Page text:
Incorporated Territory -- territory which is Congressionally mandated to be fully protected by the US Constitution; (based on the 14th Amendment doctrine of incorporation for Bill of Rights protections)
Insular Law -- colonial laws of USA; customary laws of international public law which also become the domestic law of the USA; applicable to interim status of a peace treaty; and includes territorial jurisdiction. US Insular Law applies to Cuba (from April 11, 1899, to May 20, 1902), and to Taiwan (from April 28, 1952 to the present) because they are "inside" the principle of cession by conquest followed by cession by treaty.
Interim Status -- as spoken of under the law of occupation, "interim status" is a non-final political status.
International Law -- the body of legal rules and norms that regulates activities carried on outside the legal boundaries of states. According to Article 38 of the Statute of the International Court of Justice, the sources of international law are: (1) international conventions of general or particular nature; (2) international custom, as evidence of a general practice accepted as law; (3) the general principles of law recognized by civilized nations.
International Public Law -- jus feciale or international law of countries, not private matters.
Irredentism -- claiming a right to territories belonging to another state on the grounds of common ethnicity and/or prior historical possession, actual or alleged.
Jingoism -- extreme nationalism often characterized by a belligerent foreign policy; fanatical patriotism.
Juridical Person -- legal person of local laws or legal entity of international laws; government as a corporation of international public law; a legal entity created by national or international law.
Jus Ad Bellum -- the rights of states to start wars. (Latin: "the right to initiate war.")
Jus Civile -- the Roman law applied to Roman citizens. (Latin: "the civil law.")
Jus Cogens -- elements of international laws of war which are considered as universally binding without regards to being a treaty signatory; eg. genocide, war crimes, crimes against humanity; a peremptory norm of international law; one that all states must observe.(Latin: "compulsory law.")
Jus Feciale -- international public law for war and diplomacy; eg. Laws of Diplomacy are the Vienna Conventions, and Laws of War are the Hague and Geneva Conventions.
Jus Gentium -- the Roman law applied to dealings between non-Romans as well as to dealings between Romans and non-Romans. (Latin: "the law of nations.")
Jus in Bello -- the law regulating combat or the waging of war.(Latin: "the law during war.")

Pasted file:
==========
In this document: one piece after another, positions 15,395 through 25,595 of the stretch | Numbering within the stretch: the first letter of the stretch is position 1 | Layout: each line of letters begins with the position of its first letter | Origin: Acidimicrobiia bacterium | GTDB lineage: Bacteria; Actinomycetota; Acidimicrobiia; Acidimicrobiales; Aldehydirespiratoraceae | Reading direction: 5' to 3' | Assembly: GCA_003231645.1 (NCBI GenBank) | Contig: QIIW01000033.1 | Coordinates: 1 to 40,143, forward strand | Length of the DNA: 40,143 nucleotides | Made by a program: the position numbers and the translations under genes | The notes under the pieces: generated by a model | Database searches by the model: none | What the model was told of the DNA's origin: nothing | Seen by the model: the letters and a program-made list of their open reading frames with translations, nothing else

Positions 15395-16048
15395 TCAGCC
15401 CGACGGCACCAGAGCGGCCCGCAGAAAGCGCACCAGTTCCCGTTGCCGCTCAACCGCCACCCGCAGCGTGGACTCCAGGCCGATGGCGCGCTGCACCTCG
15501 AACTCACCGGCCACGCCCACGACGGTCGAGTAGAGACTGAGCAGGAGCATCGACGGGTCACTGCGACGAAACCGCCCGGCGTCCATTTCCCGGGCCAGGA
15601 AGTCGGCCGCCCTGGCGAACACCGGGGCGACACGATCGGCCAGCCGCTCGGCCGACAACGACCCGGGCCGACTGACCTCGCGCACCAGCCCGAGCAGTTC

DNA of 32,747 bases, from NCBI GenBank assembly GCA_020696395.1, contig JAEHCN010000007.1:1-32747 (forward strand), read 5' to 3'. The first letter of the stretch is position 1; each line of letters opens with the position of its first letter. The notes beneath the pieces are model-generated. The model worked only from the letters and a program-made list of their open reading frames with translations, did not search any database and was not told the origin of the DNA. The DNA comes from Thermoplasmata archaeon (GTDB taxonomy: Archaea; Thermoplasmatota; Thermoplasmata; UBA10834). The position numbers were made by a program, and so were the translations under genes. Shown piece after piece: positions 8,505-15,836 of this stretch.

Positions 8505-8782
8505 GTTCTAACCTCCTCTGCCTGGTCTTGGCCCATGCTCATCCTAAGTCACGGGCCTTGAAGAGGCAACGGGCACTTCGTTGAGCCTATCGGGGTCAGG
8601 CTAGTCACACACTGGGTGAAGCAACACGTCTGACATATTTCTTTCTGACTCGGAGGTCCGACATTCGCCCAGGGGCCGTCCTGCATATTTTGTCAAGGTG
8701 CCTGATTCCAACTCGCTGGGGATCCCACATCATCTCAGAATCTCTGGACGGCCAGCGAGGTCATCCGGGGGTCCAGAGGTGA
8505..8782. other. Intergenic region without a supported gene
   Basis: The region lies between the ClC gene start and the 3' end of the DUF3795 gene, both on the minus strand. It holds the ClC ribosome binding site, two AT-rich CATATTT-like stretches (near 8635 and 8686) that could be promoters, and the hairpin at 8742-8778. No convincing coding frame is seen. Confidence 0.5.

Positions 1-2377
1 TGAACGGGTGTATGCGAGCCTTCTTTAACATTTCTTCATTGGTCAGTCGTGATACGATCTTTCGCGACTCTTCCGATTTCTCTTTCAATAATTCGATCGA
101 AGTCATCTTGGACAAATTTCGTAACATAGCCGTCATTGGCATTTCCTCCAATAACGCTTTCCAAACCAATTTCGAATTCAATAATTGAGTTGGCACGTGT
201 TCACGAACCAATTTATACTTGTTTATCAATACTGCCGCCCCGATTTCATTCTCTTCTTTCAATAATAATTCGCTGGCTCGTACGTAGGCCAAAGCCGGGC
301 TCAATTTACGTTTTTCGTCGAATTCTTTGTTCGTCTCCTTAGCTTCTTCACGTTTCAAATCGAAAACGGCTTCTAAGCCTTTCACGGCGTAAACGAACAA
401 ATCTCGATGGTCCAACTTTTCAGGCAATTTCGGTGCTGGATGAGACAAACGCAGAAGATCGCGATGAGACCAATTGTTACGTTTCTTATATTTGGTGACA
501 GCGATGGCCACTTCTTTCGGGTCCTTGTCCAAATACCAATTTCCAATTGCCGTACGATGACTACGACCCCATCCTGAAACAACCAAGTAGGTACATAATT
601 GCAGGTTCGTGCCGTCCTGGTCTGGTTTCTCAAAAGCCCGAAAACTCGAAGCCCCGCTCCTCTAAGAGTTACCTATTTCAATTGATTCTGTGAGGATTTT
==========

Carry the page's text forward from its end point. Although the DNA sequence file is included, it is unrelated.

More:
Jus Sanguine -- law of blood; a birth to parents gains their nationality but not by birthplace; Family Census Registers in Taiwan, Japan, Korea, China.
Jus Soli -- law of soil; any birthplace legally under dominion of the sovereign (eg. king, emperor, constitution) automatically makes one a natural-born subject or national by birthplace; sovereign must only be defacto to be legitimate.
Laws of Nations -- the body of legal rules binding on states in their international dealings with other states.
Laws of Occupation -- the subset of the Laws of War which deals with military occupation.
Laws of War -- the body of laws governing armed conflict. In relation to the Taiwan status, the laws of war spoken of are "the customary laws of warfare in the post-Napoleonic period."
Ligeance -- the connection between sovereign and subject by which they were mutually bound, the former to protection and the securing of justice, the latter to faithful service; allegiance. [Note: also written as ligeancy and liegance.]
Litigation -- (1) to engage in legal proceedings, (2) legal proceedings in a court.
Major Insular Areas -- the pre-existing five major insular areas of the USA: American Samoa, Northern Mariana Islands, Guam, US Virgin Islands, and Puerto Rico. Taiwan is the sixth major insular area.
Martial Law -- emergency government by military during domestic crisis like terrorism; never to be indefinite or permanent; the municipal laws of "military government" used within "domestic territory" only like the "Confederate States" of the South in the US Civil War.
Metropolitan -- (1) of, relating to, or constituting the home territory of an imperial or colonial state, (2) of, relating to, or characteristic of a major city or urbanized area.
Military Commissions -- military courts of a common law origination for the laws of war; US Court of Berlin (US v. Tiede, 1979); concurrent to courts martial for soldiers, "exclusive" for civilians in occupied areas.
Military Government -- civil administration of military government for interim cessions; commonly composed of both civil and military components; technically interim and provisional government of undetermined cessions; not martial law but can be indefinite; legally used for "foreign territory" under control by conquest; the international laws of "martial law." In general, military government is the form of administration by which an occupying power exercises governmental authority over occupied territory.